Another source puts it as follows - Bodhidharma, a member of the Indian Kshatriya warrior class and a master of staff fighting, developed a system of 18 dynamic tension exercises. These movements found their way into print in 550 A.D. as the Yi Gin Ching, or Changing Muscle/Tendon Classic. We know this system today as the Lohan (Priest-Scholar) 18 Hand Movements, the basis of Chinese Temple Boxing and the Shaolin Arts. Later, towards the 12th century, Zen Buddhism was adopted by the Samurai of Japan.

There has been much debate on how Kung Fu began at Shaolin, but the some consensus exits that it evolved from a series of exercises that Bodhidharma introduced at Shaolin. That brought me to the crux of the matter- A South Indian prince excelling in martial arts? Now who belonged to the Kshatriya class existing at that time in South India? Were they Nair’s? Were they Chera’s or Pallava’s? But it is still early to conclude so as we have not determined where Bodhidharma lived and if he was indeed from South India.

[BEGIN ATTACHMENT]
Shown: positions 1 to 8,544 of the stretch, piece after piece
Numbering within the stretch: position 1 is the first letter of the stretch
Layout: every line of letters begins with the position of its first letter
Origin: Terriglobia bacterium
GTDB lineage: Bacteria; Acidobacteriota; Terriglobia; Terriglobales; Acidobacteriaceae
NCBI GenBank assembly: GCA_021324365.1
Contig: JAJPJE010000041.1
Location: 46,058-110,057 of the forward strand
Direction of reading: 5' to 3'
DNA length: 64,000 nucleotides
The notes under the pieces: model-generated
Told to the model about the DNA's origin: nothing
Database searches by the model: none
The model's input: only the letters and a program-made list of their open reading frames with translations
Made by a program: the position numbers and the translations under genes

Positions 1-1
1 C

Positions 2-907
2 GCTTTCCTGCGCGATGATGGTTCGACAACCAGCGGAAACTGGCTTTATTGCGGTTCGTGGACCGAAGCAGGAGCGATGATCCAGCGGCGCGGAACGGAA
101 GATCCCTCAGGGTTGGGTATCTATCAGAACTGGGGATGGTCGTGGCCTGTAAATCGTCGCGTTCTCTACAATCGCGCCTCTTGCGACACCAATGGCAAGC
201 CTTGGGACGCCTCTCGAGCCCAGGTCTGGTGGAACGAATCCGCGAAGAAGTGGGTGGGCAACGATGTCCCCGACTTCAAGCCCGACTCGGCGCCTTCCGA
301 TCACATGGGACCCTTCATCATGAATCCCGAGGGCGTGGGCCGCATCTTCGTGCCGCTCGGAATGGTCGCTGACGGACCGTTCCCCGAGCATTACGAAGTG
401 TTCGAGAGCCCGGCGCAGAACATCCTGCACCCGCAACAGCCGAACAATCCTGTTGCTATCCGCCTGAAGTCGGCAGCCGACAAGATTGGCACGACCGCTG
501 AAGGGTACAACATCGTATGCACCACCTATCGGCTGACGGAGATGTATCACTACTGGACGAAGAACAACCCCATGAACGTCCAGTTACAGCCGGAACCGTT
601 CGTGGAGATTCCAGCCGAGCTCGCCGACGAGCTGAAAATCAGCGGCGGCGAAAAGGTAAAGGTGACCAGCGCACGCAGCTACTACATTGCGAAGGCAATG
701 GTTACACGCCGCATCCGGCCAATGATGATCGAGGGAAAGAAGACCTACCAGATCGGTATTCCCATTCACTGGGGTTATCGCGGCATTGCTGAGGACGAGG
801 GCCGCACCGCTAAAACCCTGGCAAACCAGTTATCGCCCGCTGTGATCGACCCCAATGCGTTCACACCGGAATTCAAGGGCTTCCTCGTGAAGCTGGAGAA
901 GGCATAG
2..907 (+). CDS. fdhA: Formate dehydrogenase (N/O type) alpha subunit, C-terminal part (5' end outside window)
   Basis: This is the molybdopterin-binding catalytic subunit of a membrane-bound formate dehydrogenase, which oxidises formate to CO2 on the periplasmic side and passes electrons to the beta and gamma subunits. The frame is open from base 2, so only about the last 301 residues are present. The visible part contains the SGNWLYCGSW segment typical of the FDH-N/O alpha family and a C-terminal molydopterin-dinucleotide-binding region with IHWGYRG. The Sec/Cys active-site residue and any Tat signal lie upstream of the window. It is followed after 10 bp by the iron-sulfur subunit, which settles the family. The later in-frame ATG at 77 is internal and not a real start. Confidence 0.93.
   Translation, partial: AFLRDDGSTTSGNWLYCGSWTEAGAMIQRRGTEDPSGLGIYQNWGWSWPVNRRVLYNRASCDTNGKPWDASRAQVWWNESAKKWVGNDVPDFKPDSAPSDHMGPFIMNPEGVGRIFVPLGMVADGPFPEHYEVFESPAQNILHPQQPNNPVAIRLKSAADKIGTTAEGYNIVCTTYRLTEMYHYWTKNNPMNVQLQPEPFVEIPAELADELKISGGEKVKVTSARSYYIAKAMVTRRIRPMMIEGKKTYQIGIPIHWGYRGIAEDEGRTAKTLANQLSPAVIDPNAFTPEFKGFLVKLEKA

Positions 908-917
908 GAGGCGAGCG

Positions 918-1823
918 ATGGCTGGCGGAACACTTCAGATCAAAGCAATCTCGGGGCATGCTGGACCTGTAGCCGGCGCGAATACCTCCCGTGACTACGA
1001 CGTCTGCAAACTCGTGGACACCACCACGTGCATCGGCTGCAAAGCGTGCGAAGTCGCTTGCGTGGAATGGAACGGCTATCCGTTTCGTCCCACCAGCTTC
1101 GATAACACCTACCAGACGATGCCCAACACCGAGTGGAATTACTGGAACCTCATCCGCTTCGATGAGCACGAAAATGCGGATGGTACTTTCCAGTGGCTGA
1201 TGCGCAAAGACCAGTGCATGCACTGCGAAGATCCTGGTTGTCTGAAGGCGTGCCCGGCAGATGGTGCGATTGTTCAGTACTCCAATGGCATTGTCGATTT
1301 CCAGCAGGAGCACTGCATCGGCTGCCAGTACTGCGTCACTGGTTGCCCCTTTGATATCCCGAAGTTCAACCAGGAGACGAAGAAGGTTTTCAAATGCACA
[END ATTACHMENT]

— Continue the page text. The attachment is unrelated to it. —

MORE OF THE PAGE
One clue is that he sailed to China via the Malay Peninsula. This establishes that he went out of a South Indian port, either from the Coromandel Kalinga ports or the trade ports of Malabar. Being destined to China, one must assume that the ship originated in Quilon or Muziris, the two most popular at that time. The other clue is that he was a trainer or one who was trained in the martial arts. Did Kalari’s exist in Malabar at that time? Or did they exist in Kanchipuram or other Pallavan centers? We have heard of some Perumals who embraced Buddhism and Islam in a previous article. It could be so that he was a Pallavan (there is a story that Nairs could have been Pallavans) or a Perumal. One must remember here that in those times, the biggest center for Budhism in South India at that time was at Quilon.